"Clinton broke national and global barriers during her tenure as secretary of state. She was the first wife of a U.S. president to serve in a presidential cabinet. She traveled to more countries than any other secretary of state before her. She also navigated the treacherous diplomatic relations of the Arab Spring"  (paragraphs 6-8).

    On the balance, then, it can be stated that Clinton's political career was in a good place by the time she resigned in 2013, and that she was well-positioned to contend for the Democratic presidential nomination for the 2016 election.   

    The Clinton E-Mail scandal

    A more recent issue that has emerged as a threat to the continued success of Clinton's political career, however, consists of what can be called the e-mail scandal. This consists of the fact that over the course of her tenure as Secretary of State, Clinton apparently utilized a personal e-mail account for her communications and not a governmental account. As Schmidt has succinctly put the issue:

    "Mrs. Clinton did not have a governmental e-mail address during her four-year tenure at the State Department. Her aides took no actions to have her personal emails preserved on department servers at the time, as required by the Federal Records Act" (paragraph 2).

    In short, Clinton's electronic communications as Secretary of State are supposed to be a matter of public record; but they are not currently a matter of public record, due to the fact that Clinton used a personal server that did not back up documents in a publicly accessible database.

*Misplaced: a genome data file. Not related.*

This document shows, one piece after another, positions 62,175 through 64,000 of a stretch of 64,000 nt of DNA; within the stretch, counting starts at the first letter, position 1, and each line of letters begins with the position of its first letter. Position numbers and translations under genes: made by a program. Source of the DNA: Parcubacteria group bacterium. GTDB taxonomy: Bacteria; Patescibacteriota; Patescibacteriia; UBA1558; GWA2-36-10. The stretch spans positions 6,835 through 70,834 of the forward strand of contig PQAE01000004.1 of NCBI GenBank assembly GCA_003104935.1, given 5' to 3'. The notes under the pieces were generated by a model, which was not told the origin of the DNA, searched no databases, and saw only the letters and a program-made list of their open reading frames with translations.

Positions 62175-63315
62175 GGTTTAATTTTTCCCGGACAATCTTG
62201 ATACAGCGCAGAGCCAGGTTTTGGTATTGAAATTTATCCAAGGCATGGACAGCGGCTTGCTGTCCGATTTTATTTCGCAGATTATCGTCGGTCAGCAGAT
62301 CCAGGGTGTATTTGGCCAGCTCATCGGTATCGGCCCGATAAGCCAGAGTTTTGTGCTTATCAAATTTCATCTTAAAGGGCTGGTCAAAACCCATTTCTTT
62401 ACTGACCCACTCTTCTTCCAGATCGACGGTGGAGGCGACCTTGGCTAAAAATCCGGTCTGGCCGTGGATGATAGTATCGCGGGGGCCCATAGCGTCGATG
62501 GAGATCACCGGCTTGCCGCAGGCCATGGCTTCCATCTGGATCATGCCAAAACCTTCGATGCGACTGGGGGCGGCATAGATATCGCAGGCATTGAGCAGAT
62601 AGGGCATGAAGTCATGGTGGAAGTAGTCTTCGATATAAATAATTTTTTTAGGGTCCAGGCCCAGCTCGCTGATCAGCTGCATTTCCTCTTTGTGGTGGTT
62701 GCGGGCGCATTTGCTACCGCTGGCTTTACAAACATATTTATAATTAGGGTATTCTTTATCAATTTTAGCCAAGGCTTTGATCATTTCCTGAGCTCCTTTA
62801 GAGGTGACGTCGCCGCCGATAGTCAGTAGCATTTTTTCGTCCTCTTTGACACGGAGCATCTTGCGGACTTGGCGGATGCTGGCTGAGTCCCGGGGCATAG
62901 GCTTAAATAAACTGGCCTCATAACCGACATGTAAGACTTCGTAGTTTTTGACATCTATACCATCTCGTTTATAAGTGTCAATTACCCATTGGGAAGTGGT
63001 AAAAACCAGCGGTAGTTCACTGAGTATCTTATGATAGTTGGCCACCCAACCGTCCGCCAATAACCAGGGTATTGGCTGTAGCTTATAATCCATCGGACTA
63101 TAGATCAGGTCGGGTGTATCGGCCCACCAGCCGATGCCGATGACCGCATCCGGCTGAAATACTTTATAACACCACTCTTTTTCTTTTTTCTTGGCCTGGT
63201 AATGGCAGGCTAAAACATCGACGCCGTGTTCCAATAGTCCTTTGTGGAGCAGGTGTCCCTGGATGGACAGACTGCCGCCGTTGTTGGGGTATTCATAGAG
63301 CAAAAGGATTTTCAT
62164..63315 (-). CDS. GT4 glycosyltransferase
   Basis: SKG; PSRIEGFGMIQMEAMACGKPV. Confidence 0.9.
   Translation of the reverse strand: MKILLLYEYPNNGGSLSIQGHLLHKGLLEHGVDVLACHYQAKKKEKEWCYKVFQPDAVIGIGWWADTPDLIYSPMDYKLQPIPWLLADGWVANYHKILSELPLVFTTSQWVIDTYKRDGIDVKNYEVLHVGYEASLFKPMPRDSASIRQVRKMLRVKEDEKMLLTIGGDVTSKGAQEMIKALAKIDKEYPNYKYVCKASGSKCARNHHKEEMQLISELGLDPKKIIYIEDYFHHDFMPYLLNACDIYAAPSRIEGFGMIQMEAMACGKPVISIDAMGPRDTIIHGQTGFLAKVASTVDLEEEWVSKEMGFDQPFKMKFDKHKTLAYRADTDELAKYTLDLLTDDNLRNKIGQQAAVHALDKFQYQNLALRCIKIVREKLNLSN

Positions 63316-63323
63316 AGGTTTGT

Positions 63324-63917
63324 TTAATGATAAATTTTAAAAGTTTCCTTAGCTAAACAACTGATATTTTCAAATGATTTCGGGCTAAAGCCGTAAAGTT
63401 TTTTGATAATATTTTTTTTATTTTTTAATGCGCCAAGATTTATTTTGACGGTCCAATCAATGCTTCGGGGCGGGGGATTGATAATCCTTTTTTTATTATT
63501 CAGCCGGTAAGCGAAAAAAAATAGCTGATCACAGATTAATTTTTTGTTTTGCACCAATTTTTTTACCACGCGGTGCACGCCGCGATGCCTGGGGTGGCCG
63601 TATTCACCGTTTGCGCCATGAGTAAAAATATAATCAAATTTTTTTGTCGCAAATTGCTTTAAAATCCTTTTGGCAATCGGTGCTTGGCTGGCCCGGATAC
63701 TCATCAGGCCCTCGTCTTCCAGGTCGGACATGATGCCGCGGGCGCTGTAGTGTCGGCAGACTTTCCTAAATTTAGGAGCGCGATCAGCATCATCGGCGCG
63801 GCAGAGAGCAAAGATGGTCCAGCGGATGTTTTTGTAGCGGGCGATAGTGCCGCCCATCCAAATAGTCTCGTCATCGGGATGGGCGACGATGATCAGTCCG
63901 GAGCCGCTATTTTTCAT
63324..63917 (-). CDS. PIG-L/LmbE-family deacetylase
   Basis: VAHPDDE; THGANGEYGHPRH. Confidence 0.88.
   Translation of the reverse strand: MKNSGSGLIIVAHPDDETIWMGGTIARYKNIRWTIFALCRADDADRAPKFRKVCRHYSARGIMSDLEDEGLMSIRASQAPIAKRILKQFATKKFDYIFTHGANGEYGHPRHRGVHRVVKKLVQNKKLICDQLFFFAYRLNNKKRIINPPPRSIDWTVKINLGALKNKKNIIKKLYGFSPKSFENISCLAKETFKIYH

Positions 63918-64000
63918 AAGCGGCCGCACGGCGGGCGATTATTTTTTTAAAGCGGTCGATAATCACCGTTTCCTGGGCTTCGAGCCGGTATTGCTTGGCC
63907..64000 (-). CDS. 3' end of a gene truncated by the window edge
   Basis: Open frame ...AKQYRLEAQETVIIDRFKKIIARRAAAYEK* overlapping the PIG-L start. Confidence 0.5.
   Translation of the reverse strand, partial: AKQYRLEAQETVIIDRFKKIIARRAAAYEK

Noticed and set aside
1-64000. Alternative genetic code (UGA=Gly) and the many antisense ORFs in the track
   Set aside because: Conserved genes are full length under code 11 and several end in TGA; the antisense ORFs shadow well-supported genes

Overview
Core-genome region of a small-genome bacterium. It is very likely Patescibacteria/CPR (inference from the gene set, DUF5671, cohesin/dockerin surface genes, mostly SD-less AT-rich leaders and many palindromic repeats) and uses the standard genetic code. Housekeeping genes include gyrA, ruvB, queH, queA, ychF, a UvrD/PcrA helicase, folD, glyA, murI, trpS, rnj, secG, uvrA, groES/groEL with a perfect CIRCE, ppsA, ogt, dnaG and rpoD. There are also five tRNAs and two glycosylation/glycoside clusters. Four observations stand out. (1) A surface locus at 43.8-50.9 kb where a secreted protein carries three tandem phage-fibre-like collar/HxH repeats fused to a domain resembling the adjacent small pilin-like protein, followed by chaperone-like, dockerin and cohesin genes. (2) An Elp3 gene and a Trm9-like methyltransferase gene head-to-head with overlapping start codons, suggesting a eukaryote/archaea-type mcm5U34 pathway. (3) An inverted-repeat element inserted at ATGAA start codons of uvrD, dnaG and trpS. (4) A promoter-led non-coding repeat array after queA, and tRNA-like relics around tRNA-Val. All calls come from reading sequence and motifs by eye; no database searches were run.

In response, Clinton's team has released tens of thousands of pages of e-mails as a means of demonstrating that Clinton had nothing to hide. However, this move has only managed to heighten skepticism, due to the fact that the records released by Clinton have been expurgated: it was found that she had simply deleted countless e-mails that she deemed to be of a merely personal nature. Of course, it is possible that Clinton is telling the truth; but on the other hand, there would clearly be nothing to prevent Clinton from simply identifying as "personal" any documents that she thinks might be of a politically compromising nature.

    This has led to calls for Clinton to turn over her entire server to public scrutiny, which has not been done as of yet. The upshot is that the public's trust in Clinton has been diminished by at least some margin. The fact that Clinton used a personal e-mail server constitutes a fundamental breach in the transparency that the American people expect from their public officials; and it also raises the question of what Clinton may or may not be hiding, or what her motivations were for using a personal server.